“I think that our people should be relieved that we should have the right to vote for the vice chief,” said Terri Henry, a former Council Chairwoman and Tribal Council candidate from Painttown, after the vote. “We as Cherokee people have a history of voting for our elected officials and Section 2 of the Charter says that those positions will be elected by the enrolled members of the EBCI. I’m an enrolled member like 16,000 other people, and I’m elated that we get to have the vote.”
“I’ve been out in the community and everybody I spoke to, they want a special election, so I’m glad Council voted for the people for once,” added Ashley Sessions, of Birdtown, another Tribal Council candidate who attended the meeting.
However, not everybody felt the same way. Some councilmembers said they believed the decision to hold a special election ran contrary to tribal law.
“We ‘Council’ have been given two legal opinions that stated there were no provisions for a special election, and some of council still voted against the law,” Smith told The Smoky Mountain News via text. “I understand listening to our people and getting there (sic) input, but it’s also our job to educate our people when there are clear laws in our Charter and Governing Documents that dictate what we can and can’t do!”
“After meeting with our legal counsel and the Attorney General I felt like it would be in direct conflict with the Charter and Governing Document to go the route of a special election in this circumstance,” Jones added in an email. “I will always fully support an election process for the People anytime the law allows for it, but in 2012 the laws changed to what they are now and the way things were done in the past are not allowable today.”
McCoy, meanwhile, said that she was “thrilled” at the decision and believes that calling a special election was completely appropriate under the circumstances.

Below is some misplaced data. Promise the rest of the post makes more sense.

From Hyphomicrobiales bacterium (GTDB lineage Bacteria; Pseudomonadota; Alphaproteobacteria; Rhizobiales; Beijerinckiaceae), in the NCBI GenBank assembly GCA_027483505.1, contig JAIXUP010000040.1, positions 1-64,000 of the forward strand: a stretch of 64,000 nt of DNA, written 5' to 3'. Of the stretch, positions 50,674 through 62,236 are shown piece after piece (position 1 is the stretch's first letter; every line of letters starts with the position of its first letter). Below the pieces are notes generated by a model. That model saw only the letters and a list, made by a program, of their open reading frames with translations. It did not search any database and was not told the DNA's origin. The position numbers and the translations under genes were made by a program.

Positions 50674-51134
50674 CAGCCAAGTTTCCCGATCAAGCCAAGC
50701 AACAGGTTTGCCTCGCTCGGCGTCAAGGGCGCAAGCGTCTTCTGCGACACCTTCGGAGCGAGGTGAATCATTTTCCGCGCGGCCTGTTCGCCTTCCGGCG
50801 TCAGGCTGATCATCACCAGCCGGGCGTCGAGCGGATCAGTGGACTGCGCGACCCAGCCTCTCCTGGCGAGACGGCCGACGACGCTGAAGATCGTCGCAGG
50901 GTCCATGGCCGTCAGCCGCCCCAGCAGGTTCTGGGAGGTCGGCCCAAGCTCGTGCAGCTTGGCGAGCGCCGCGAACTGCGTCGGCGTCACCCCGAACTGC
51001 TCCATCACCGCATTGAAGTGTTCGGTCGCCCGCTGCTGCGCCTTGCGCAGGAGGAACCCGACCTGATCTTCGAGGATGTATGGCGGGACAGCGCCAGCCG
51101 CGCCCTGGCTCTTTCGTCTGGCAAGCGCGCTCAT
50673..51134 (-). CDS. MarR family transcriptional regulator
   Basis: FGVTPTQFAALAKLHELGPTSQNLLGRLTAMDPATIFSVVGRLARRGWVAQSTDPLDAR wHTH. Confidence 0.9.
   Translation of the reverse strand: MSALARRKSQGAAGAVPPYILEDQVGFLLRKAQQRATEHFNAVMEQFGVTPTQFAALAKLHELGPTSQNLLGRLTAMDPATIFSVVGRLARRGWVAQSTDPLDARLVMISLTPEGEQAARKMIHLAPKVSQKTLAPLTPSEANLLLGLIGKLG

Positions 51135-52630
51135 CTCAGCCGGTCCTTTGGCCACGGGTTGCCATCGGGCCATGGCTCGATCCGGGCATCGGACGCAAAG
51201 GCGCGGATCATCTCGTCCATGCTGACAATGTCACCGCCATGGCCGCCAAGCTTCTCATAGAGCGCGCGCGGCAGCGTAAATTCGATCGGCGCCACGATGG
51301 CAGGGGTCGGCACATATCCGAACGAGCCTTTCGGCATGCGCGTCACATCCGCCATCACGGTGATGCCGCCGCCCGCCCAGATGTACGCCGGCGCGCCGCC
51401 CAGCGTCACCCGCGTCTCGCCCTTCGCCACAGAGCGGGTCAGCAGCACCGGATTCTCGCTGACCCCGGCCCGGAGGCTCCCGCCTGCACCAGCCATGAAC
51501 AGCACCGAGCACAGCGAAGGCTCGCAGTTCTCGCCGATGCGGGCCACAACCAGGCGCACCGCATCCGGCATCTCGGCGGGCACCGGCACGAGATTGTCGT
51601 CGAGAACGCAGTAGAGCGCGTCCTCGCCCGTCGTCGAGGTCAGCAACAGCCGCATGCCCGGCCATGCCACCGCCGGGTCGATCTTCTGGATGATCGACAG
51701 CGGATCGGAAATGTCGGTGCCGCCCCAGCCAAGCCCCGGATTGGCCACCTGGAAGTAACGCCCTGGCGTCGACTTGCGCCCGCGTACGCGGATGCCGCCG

“I’m very proud of the councilmembers who supported doing this for their people,” she said. “I thank them and I hope that our people will remember their good deeds when they go vote in September.”
Looking at the law
The last time a special election was held was in 1997, when then-Vice Chief Gerard Parker resigned under investigation. A special election was called to fill the vacancy, and Bill Ledford won the seat. He later ran for re-election to a full term and won.
The law governing what happens when the vice chief’s seat is vacated has changed since then. A 2008 version of the ordinance reads, “If the position of the Vice Chief is vacated, the council may elect a successor who shall serve until his successor is elected.” The current version is a bit different: “If the position of Vice Chief is vacated, the Council may elect a successor from Tribal Council Representatives, who shall serve until his or her successor is elected the balance of the elected term of office.”
The main difference is that the second version specifies that an appointment of Tribal Council would come from among its own members. However, both versions use the word “may” to describe Tribal Council’s ability to elect a successor. That’s different than the word “shall” used in an earlier section stating that the vice chief “shall” become principal chief if the principal chief’s office is vacated. Typically, “shall” means that an action is mandatory while “may” implies a degree of flexibility.
A 2012 amendment to the same ordinance clarified that the person filling the vacant position would serve the balance of the remaining term until the next regular election.
So, the ordinance does not say that the seat must be filled by a Tribal Council appointment — but it also doesn’t specify what the other options are for filling it or expressly state that a special election is allowed in that circumstance.